The company said in its announcement that it would handle the job reductions "in a socially responsible manner", including the use of "natural fluctuation". Daimler has repeatedly cut its profit outlook in recent months, and said last month that the group's operating profit will be "significantly lower" than a year ago.
The electric tortilla will be done, one way or another, and while engineering jobs for internal combustion engines and other things will probably stay in the way, the big manufacturers have decided that many more eggs must be broken first.
The "slimming down of the company", as Daimler referred to the cuts in a statement, was negotiated between the management and general works council. In addition, the possibilities for part-time retirement will be expanded and a severance program will be offered in Germany in order to reduce jobs in the administration. BMW also made an announcement this week saying that its management and labor had reached an agreement on measures to cut costs by reducing bonus and other pay schemes for staff.
The measures are aimed at lowering the company's variable cost structure and improving efficiency throughout the organization.
The decision to reduce headcount was roughly outlined during the company's capital market day on November 14.
The announcement comes days after Volkswagen's luxury auto unit Audi said it would cut up to 9,500 jobs or one in ten staff by 2025, freeing up billions of euros to fund its shift towards electric vehicle production. The company was the first truck OEM to announce curtailments in production, reversing a similar 15% production increase in 2018. The company employed 304,680 staff at the end of the third quarter. Engine maker Cummins, Inc.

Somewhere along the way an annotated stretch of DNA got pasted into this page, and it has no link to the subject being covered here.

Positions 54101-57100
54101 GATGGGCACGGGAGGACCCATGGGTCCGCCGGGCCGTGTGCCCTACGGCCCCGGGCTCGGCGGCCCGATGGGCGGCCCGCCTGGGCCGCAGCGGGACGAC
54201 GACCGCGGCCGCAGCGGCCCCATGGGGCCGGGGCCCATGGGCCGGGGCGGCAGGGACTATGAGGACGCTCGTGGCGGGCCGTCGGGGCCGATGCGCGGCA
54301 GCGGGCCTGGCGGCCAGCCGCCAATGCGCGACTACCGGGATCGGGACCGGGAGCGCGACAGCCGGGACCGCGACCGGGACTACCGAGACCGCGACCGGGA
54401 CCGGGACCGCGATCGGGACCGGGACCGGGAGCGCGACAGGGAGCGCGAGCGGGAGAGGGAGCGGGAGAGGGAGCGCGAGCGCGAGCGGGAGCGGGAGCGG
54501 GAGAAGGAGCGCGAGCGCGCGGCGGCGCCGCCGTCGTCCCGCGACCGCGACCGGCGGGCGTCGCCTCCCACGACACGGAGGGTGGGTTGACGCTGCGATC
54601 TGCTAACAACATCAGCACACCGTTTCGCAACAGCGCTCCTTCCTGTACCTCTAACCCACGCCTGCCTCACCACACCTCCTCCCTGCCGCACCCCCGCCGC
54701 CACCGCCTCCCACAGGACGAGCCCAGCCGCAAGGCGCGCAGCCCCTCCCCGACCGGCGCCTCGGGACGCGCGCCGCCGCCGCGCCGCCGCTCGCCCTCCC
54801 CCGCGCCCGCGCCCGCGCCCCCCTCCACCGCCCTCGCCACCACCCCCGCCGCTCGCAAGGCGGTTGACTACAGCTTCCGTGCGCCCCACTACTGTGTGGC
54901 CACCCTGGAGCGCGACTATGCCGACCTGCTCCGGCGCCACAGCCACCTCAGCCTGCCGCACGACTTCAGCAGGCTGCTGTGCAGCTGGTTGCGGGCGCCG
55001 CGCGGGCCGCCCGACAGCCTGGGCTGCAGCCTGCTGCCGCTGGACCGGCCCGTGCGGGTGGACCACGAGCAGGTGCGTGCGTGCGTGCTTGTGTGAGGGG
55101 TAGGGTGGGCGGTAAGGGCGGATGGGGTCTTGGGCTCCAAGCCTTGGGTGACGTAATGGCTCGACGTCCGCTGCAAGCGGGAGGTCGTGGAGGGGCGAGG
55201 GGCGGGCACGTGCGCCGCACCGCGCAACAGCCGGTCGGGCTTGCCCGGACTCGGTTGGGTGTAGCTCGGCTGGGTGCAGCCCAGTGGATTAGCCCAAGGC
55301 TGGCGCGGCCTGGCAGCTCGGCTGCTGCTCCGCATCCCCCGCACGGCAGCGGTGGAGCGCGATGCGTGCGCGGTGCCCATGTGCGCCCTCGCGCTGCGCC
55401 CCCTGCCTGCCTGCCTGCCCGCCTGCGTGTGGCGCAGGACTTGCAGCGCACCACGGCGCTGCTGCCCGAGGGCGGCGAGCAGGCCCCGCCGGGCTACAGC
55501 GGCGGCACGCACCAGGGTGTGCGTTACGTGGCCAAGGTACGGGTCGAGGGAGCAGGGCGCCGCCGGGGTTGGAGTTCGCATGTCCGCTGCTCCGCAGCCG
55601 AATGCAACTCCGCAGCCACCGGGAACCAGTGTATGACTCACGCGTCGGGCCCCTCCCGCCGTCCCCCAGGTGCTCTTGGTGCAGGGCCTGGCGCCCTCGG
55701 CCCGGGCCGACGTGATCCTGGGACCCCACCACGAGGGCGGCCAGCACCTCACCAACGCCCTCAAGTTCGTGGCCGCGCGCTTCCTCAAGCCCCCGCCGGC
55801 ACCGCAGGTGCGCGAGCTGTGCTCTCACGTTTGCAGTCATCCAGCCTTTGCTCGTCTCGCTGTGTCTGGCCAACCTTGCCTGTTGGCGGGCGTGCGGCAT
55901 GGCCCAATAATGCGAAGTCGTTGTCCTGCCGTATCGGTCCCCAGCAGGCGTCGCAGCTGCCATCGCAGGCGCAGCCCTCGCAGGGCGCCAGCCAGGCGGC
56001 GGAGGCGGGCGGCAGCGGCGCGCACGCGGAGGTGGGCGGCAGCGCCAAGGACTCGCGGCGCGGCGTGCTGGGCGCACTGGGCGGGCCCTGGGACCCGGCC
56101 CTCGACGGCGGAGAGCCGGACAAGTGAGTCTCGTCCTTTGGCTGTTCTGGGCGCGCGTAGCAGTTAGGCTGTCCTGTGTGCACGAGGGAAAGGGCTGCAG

Daimler personnel chief Wilfried Porth told journalists the number of jobs lost would be "in the five figures". The company said that it planned to lay off some 2,000 exempt employees in the first quarter of 2020. But as we are all in the midst of a revolution of electric cars, Daimler has apparently decided that some heads should roll, and is cutting at least 10,000 jobs to facilitate the change.
Daimler's justification for the streamlining is in part due to the industry's shift to carbon emissions neutrality requiring large capital investments.
Audi said on Tuesday that the works council and the company had agreed to cut up to 9 500 jobs between now and 2025, although it would create up to 2000 new expert positions in areas such as electric mobility and digitalization.